Bat-twirling is not a crime
If you put a microphone in front of them, most sports professionals come across as personable young men of the kind you'd happily introduce to your grandmother, or entrust with the raffle prizes at a village fete. This is all an act. Left unchecked, they are dangerous hooligans who would bite the ear off an opponent as soon as look at him, and who, if not kept continuously distracted by a ball, would be locked up various institutions, awaiting parole.
If you don't believe me, look what happens when they are allowed to run wild. Premier League football is full of young millionaires swearing as though swearing is about to be rationed; jostling, shirt-pulling, gouging, stamping and crying. And that's just in the warm-up.
So we should be thankful that cricket is thick with rules and regulations, constraining the behaviour of its belligerents, preventing them from following their natural inclinations to carry on like a toddler at an all-the-jelly-you-can-eat birthday party.
But not everything in the regulatory rose patch is fragrant. Amongst the rows of perfectly sensible rules about swearing, fighting, doing satirical impersonations of umpires or wearing unofficial trousers, there's the peculiar injunction against abusing equipment, furniture and fittings. In the last few days, this little administrative oddity snagged another hapless victim.
It all started when Ricky Ponting's youthful batting partner wanted a quick single. Ricky managed a few steps, then he paused the pause of a man approaching 40, whose subconscious wanted to ask, on behalf of his hamstrings, whether running was strictly necessary. But by the time his conscious mind had confirmed the need for urgent ambulatory progress, the moment was gone, and Hussey had swooped upon the ball like Mike Gatting snaffling a boiled egg.
Had this been county cricket, Ricky would still have had a chance. Had it been Indian cricket, he could have strolled to the other end, twirling his bat like Charlie Chaplin as fielders took it in turns to miss the stumps. But in Australia, fielders hit the stumps with monotonous regularity, and with a cheeky little kerplunk, the bails were off.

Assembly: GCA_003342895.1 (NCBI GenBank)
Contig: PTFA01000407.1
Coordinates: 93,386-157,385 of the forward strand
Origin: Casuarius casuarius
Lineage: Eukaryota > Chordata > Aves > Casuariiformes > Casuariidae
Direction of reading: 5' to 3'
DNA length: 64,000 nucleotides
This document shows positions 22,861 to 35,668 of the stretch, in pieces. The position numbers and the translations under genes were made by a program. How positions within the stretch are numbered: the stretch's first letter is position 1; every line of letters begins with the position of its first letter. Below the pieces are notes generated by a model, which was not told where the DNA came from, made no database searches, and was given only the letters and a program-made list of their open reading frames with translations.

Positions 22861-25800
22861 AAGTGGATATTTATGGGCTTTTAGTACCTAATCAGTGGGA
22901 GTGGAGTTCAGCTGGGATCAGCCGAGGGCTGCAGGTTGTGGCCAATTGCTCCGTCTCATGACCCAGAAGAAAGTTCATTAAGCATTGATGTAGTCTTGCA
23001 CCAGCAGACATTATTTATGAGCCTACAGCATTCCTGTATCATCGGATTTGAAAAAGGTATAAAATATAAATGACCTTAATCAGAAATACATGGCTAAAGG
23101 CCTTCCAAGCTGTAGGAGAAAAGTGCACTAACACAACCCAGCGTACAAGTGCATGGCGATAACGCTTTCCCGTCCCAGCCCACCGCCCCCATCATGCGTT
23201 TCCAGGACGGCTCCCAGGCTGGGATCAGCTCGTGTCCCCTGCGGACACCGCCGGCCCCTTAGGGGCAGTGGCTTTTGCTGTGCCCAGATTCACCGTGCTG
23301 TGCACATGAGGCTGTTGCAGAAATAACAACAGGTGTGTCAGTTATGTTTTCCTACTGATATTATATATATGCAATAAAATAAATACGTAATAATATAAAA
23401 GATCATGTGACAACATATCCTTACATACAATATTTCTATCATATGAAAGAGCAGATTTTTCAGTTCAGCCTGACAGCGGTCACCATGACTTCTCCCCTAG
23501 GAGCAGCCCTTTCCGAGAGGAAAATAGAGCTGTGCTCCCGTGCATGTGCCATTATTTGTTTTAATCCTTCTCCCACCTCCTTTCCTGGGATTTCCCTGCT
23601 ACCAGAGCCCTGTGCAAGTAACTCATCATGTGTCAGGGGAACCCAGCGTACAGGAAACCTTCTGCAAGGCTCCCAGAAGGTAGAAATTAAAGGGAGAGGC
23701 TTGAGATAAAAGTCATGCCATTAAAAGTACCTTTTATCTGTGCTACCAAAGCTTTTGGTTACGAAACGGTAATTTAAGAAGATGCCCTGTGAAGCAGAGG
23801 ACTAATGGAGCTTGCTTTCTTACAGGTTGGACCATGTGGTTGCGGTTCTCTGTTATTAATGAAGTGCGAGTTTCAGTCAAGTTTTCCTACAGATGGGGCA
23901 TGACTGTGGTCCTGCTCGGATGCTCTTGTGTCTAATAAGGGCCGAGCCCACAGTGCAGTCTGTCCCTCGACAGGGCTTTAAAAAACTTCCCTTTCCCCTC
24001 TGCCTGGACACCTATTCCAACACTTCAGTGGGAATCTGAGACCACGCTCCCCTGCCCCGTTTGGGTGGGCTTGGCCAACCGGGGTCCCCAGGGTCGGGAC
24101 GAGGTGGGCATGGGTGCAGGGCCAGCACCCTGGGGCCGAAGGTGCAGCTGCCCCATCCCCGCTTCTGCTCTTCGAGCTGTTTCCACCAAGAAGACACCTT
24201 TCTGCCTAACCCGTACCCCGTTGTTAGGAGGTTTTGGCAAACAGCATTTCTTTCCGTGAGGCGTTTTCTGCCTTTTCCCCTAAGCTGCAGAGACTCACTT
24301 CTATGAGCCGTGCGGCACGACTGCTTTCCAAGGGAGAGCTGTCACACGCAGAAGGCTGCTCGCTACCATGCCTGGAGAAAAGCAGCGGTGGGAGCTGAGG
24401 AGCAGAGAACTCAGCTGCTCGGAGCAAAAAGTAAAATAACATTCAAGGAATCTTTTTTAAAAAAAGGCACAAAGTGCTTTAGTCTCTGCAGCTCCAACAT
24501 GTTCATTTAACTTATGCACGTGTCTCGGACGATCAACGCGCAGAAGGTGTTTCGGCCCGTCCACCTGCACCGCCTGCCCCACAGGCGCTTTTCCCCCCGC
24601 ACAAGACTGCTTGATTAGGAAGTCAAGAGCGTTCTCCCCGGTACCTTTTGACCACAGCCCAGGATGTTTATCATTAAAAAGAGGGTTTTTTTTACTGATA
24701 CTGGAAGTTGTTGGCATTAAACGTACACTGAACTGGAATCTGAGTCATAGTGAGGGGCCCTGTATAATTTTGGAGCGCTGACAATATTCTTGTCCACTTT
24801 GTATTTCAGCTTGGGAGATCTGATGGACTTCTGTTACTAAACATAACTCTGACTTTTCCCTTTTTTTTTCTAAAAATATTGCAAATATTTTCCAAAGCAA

Naturally, Ricky was disappointed that he couldn't give the crowd a century to cheer. So, on the spur of the moment, he tried to entertain them by throwing his bat up in the air and catching it. But as soon as he'd let go, he remembered that he had never successfully executed the bat twirl, not even in his own backyard when trying to impress the neighbours; and that if he got it wrong, within seconds millions of Youtube viewers would be enjoying footage of a former Australian captain knocking himself out with his own bat.
So he did the sensible thing, let gravity take its course, then picked up the fallen blade and strolled on to the pavilion. Whereupon he was fined $250 for bat abuse.
As I understand it, abuse means "improper usage". It's true that bats were not designed to be flung; you'd need to be a particularly tough cheerleader to twirl a three-pound piece of willow. But aside from a slight grass stain, the bat will probably pull through. Given the constitution of the modern bat, a player would have to take a power tool to it to do any lasting damage.
If this injustice is allowed to stand, then Ricky's team-mates should show solidarity by embarking on a satirical campaign of bat misuse. They could use a bat to carry out the drinks, or to prop open the dressing room door on a stifling hot day. How about lining them up around the outfield in an attempt to break the record for bat domino toppling?
Cricket Australia should do the decent thing and give Ricky back his $250. In a sport where Jade Dernbach's tattoos, Tanvir Ahmed's pre-delivery grunt, and Nick Knight's commentary are all allowed to go unpunished, surely we can take a laid back view of a man twirling a bat?
Andrew Hughes is a writer currently based in England